It wasn't all Shield, though. Across the ring were three serious players—former champions who were capable of competing with anyone in the world. And they showed it. Things were going well for Team WWE for a time, highlighted by Big Show stripping the Kevlar vest off of Dean Ambrose and hitting him with some jaw-droppingly hard chops.
But things fell apart when Randy Orton took a hot tag that the Big Show thought should have gone to him instead. Orton cleaned house as Big Show steamed.
Orton caught Seth Rollins coming off the top rope with an incredible RKO, but numbers got the better of him and Orton was blindsided. Roman Reigns flattened him with a spear. Big Show could have come to his rescue, but instead stood motionless as Ambrose got the win.
After the bout, Big Show sprang across the ring and knocked out Sheamus with a big punch, then gave Orton a smack for good measure. The Shield claimed they would win because of their coherence and chemistry. It turns out they were right.
Winner: The Figure Four Leglock
What: Wade Barrett vs. The Miz
Result: The Miz wins the Intercontinental title with the Figure Four Leglock.
Quotable: "I've never seen the Figure Four applied that way"—Matt Striker on Miz's unique counter.
Credit to the Miz. I made quite a bit of fun of him for his complete and utter failure to master the Figure Four earlier this year. But at WrestleMania, on the grandest stage of them all, Miz got it right.
Imagine, if you will, inheriting the single most iconic finishing hold in the last 30 years—a hold millions of kids in the South could all apply with their eyes closed. Now imagine the world's best wrestler giving you the nod, passing the hold on to you...and then you botching it multiple times on national television.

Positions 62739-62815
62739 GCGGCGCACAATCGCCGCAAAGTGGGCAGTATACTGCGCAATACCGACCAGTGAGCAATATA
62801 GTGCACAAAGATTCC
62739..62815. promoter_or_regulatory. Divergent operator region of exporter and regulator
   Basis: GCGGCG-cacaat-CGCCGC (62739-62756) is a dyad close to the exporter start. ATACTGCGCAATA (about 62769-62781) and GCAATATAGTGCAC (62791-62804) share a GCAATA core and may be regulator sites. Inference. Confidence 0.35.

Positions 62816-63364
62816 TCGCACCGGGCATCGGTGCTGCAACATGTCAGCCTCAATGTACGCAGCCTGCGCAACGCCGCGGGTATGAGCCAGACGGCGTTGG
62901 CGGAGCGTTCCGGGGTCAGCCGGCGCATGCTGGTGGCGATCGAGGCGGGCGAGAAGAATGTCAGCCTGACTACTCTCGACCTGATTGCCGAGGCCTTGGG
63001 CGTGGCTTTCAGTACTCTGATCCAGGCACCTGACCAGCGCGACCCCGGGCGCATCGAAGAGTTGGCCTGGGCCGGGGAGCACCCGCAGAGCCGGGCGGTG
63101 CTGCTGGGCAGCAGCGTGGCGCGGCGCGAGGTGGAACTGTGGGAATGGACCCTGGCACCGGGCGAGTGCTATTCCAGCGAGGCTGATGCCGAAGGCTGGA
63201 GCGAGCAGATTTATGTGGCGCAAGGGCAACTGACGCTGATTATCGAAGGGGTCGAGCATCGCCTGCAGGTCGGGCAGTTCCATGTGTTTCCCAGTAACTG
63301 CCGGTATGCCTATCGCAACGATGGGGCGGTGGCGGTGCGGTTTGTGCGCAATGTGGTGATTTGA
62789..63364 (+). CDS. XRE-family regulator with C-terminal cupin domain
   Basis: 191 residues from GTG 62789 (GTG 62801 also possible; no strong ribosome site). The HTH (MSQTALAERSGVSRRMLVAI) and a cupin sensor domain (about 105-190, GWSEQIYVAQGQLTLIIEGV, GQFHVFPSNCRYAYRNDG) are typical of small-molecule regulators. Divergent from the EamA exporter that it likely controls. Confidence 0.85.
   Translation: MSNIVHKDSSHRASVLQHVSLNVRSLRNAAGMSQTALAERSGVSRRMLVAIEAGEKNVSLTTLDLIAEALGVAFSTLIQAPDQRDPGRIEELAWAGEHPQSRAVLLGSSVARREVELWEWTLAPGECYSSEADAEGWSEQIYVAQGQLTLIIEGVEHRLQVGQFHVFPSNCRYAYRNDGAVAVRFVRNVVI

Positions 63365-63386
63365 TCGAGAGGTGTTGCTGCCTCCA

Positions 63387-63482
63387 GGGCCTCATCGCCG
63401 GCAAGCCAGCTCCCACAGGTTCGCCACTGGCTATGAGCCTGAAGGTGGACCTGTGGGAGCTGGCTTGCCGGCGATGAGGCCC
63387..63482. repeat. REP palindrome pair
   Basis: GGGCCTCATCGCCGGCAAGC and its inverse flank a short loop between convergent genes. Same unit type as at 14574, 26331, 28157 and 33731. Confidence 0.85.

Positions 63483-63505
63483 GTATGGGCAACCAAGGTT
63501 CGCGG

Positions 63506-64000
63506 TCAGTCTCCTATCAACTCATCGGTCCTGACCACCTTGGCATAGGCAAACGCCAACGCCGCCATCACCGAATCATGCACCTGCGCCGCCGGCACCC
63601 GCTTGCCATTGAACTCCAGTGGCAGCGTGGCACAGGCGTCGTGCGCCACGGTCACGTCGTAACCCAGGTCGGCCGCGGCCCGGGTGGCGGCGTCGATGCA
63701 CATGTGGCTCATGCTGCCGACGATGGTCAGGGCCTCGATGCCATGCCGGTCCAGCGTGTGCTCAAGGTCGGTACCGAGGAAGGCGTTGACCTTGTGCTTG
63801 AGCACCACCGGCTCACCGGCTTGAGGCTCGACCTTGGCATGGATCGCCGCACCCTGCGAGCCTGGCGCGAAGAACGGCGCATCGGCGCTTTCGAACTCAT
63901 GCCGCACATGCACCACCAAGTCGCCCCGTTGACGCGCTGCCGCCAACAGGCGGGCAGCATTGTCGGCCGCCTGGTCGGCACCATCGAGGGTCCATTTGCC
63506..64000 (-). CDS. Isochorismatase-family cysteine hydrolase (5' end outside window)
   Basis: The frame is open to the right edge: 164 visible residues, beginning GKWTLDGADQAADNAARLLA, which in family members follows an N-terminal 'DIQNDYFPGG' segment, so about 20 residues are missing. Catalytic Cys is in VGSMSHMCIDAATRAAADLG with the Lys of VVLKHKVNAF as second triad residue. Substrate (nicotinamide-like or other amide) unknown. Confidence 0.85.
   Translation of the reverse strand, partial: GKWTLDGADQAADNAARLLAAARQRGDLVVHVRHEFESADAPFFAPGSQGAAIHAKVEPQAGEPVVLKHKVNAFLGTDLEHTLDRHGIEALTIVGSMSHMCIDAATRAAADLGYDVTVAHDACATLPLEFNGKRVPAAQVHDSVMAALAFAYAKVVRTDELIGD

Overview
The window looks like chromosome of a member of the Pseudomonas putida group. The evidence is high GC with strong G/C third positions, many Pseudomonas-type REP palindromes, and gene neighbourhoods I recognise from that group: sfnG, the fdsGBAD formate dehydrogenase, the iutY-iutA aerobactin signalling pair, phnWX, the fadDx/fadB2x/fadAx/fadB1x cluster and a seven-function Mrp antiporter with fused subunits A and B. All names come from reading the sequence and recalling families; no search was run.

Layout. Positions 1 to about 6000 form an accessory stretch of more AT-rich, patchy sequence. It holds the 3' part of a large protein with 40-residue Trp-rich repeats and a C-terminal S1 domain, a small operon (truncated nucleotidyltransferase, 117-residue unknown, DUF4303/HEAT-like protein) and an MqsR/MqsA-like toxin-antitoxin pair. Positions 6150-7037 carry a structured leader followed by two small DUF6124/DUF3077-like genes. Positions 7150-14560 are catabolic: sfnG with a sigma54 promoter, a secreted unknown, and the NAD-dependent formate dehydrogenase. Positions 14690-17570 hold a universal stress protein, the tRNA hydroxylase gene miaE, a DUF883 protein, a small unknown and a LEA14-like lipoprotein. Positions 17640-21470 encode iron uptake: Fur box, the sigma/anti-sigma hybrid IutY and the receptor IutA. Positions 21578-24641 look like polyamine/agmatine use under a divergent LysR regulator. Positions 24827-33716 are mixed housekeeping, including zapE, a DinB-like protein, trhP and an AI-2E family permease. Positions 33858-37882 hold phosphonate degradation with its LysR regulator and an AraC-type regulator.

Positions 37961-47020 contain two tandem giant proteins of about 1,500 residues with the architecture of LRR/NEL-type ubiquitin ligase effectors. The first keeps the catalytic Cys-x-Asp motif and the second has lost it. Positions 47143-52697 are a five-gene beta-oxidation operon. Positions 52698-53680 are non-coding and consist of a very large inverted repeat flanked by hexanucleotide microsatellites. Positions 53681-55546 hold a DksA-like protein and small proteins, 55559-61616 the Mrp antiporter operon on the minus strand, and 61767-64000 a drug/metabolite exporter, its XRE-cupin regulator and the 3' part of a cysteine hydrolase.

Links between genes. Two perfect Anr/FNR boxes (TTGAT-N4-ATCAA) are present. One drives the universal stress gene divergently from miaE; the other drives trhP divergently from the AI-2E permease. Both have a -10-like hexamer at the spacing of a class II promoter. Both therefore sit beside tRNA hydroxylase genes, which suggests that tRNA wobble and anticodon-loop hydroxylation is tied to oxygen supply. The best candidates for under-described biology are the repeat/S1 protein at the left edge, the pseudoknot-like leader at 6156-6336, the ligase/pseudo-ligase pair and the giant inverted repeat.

If it was anyone but the Miz, I would have felt horrible for the guy. But it was Miz, so I just laughed and pointed.
I'm a big believer, however, in giving credit where due. And Miz came up with a really cool setup for the Figure Four—about the only thing anyone will remember about a tepid WrestleMania opener.
Losers: My Eardrums
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There are some songs you can never tire of no matter how many times you hear it. I won't attempt to single out a song—after all, our individual tastes differ so dramatically that no song in the world will fit the bill for everyone.
While we can't come together to agree on the perfect song, I think we can all agree that it's not the 2010 P Diddy hit "Coming Home."
It's not the worst song in the history of the world. In fact, objectively, there's nothing wrong with it at all. It's the kind of saccharine sweet pop rap song that could have just as easily been a hit for Will Smith or Nelly. It's your father's rap—the perfect song for a crossover re-purposing.
But roughly 700 times in a single night? My eardrums, and my tenuous grasp on sanity, will never be the same.